Women who eat too much fibre may ovulate less and have lower oestrogen levels, according to a recent study. The researchers examined the link between fibre consumption and hormone concentrations in 250 women aged 18 to 44 and found that those who reported eating the recommended 20g to 35g of fibre a day had the lowest blood concentrations of oestrogen and other reproductive hormones. A roughly 10-times higher risk of having 'anovulatory' menstrual cycles (where the ovaries fail to release an egg) was also linked to high fibre intake, especially fibre from fruit.
The researchers, led by Audrey Gaskins from the National Institute of Child Health and Human Development (NICHD), Rockville, Maryland, US, published their findings in the American Journal of Clinical Nutrition, making sure to point out that their results do not mean that high-fibre diets are a bad thing - after all, they have been linked to many health benefits such as lower risks of diabetes, heart disease, breast cancer and colon cancer. However, the team do believe their findings 'call into question' whether the current regulations are best for those women who are trying to become pregnant.
All of the 250 women in this study were healthy, and having regular menstrual periods. But the women who reported the highest fibre intake (22g a day or more) were found to be more likely to have at least one anovulatory cycle over two months, as measured by the low levels of oestrogen and other reproductive hormones in their blood over two menstrual periods. Some 22 per cent of menstrual cycles in this high-fibre group were anovulatory as opposed to only seven per cent in the low-fibre group.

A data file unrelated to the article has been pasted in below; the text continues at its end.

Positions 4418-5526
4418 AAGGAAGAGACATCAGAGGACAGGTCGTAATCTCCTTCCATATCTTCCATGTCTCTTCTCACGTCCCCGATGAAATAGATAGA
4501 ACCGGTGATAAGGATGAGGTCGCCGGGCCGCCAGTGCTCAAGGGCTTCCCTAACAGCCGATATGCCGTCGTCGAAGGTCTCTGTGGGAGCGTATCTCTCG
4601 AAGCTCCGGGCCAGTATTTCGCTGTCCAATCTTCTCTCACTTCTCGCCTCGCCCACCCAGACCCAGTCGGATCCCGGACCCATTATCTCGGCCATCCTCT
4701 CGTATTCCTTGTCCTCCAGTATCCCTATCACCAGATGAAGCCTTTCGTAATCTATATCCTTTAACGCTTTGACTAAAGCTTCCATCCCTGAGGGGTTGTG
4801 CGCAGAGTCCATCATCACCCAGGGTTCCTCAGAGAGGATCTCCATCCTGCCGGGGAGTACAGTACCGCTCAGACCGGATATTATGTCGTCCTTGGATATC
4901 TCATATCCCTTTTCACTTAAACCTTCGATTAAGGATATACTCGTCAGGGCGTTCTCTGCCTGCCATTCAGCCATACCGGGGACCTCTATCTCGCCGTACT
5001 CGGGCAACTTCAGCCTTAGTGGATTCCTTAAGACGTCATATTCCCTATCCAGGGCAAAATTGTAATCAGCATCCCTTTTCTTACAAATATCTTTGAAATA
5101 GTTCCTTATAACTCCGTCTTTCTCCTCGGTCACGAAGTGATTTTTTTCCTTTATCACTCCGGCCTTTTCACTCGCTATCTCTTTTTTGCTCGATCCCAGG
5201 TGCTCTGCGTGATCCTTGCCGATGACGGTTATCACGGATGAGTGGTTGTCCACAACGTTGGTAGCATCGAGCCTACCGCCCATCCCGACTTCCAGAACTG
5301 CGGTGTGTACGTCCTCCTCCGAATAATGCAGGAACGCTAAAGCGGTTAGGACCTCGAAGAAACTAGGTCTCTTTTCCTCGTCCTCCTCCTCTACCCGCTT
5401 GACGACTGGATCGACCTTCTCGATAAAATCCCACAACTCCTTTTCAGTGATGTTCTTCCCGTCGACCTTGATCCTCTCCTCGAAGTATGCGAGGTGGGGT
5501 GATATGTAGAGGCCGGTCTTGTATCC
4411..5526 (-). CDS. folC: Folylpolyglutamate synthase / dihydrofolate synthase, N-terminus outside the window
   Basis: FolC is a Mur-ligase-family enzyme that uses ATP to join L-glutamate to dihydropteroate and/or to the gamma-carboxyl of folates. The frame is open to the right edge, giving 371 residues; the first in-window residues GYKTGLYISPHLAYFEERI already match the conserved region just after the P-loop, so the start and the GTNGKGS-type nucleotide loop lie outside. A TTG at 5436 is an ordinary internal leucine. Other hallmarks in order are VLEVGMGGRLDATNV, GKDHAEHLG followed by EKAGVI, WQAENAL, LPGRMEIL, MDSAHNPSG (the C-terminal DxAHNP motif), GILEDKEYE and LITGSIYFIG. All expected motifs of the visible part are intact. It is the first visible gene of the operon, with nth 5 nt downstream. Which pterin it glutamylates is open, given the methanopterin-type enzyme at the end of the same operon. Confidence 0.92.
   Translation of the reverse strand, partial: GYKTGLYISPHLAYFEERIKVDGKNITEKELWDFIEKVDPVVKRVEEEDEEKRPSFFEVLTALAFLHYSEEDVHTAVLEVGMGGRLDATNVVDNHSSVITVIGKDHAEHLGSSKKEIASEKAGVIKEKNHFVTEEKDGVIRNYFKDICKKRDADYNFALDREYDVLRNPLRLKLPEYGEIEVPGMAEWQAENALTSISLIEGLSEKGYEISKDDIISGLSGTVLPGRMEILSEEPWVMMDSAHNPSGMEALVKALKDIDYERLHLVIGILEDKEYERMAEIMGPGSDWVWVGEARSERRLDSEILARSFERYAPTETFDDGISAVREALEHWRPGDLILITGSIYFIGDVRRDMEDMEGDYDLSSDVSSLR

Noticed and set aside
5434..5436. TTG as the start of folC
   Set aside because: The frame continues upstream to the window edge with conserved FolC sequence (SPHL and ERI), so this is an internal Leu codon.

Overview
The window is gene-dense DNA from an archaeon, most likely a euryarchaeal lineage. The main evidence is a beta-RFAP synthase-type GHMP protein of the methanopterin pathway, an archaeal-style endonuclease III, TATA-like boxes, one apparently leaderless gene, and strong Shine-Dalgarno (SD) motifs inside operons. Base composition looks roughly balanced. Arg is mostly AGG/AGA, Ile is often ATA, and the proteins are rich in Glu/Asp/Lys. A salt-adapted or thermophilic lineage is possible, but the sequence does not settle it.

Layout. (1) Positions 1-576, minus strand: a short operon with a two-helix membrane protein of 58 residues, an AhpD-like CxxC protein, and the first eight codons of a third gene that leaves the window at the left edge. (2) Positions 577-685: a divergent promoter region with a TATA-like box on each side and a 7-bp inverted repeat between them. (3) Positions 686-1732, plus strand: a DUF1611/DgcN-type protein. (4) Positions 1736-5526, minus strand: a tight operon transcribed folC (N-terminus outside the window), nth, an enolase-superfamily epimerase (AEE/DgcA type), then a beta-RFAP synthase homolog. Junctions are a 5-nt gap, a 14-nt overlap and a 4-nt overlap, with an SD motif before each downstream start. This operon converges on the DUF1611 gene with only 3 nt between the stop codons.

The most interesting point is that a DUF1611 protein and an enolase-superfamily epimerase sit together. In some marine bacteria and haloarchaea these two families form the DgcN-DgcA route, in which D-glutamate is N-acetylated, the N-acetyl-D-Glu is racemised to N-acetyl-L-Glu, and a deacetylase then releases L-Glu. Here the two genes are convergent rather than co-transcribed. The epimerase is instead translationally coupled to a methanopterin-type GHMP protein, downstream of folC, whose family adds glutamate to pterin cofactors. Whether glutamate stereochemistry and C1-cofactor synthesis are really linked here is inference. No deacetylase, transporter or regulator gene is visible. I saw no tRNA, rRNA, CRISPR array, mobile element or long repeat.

However, there are many causes for anovulation, including extreme anxiety or stress, having too little or too much body fat, taking too much exercise, thyroid gland dysfunction and polycystic ovarian syndrome - a common female endocrine disorder that affects approximately five per cent to ten per cent of women of reproductive age. It was only once the researchers took into account these factors, along with others such as race and calorie intake, that they arrived at the corrected estimate of high fibre intake causing a roughly ten-times higher risk of anovulation.
Ms Gaskins emphasised that, while the results were consistent with fibre disrupting some women's ovulation, they did not prove that this was the case. However, there is a biologically plausible mechanism that could explain the findings. Quite simply, high-fibre diets are known to decrease the activity of particular intestinal enzymes, in turn causing more oestrogen to be excreted from the body in faeces because less oestrogen is being reabsorbed in the colon. Whilst more studies are needed before any solid conclusions can be drawn and recommendations made, Ms Gaskins and her team believe that their results suggest that women who are trying to conceive may benefit from lowering their fibre intake.